Many installation CDs have a start menu which includes file-by-file verification of md5 sums which are included on the CD. This does not detect tampering but could detect file-transmission problems.

so...how do i test to see if the iso image is good using the md5 files? how do you check it?

so then i just burn the actual .iso file to a dvd and boot up? do they give you options on where to install slackware?which partition you want to use? and also how do you tell it to just use one partition for the installation?
thanks for your help. this is soooo confusing.

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If this is confusing to you, just skip the verification step unless you know you have equipment problems. On a GNU/Linux system, you can find the md5sum of the whole .iso by

md5sum whatever.iso

It reads the file and displays the checksum/hash.

If you have a file of individual files on the CD, such as md5sum.txt usually is, you can mount the file system and run this command:

md5sum -c md5sum.txt

There could be problems for a newbie knowing how to mount the filesystem and what directory to change to so I would stick with the menu on the installation CD. It may have it on the main screen or by pushing some function key to open up options.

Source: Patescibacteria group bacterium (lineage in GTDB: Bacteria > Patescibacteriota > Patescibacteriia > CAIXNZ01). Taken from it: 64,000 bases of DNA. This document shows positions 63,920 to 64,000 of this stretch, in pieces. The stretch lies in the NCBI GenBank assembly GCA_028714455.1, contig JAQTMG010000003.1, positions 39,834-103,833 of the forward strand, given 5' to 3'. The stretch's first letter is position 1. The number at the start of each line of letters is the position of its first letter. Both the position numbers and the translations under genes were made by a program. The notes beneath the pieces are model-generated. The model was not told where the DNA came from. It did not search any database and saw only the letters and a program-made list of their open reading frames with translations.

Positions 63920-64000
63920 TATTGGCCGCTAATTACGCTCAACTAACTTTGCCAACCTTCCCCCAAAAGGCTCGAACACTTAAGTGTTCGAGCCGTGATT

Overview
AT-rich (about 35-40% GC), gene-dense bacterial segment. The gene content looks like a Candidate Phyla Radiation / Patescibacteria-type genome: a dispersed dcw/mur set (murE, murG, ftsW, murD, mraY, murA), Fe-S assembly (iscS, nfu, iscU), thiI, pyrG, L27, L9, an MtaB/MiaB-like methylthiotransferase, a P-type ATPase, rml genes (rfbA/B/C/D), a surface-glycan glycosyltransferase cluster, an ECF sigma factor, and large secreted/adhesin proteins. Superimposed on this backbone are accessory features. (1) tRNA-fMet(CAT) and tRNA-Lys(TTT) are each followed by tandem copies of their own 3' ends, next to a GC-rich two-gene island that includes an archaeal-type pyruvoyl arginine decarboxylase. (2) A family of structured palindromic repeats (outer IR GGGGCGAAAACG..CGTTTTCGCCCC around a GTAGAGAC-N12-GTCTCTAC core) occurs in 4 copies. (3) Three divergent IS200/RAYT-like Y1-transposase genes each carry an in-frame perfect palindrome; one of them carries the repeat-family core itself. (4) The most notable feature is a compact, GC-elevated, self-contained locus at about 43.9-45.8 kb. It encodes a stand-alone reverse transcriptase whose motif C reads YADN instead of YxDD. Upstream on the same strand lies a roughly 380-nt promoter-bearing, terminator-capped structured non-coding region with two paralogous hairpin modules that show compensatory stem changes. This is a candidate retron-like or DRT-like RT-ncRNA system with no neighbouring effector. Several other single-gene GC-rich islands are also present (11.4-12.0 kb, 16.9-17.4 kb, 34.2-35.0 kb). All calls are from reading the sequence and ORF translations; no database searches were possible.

Again, I expect there is a 99% chance your download is good, so just use it to burn and run the installation. You will see an error message if there are bad files encountered.

The Slack partitioner is apparently fdisk: see http://www.slackbook.org/html/installation-partitioning.html

If you are uncomfortable partitioning, you may prefer a distro with a GUI partitioner, e.g. Debian or Ubuntu.

The checksums for Slack 13 are available at http://carroll.cac.psu.edu/pub/linux/distributions/slackware/slackware-13.0/

To check the .iso on a download on a GNU/Linux system:

  • cd
  • mkdir t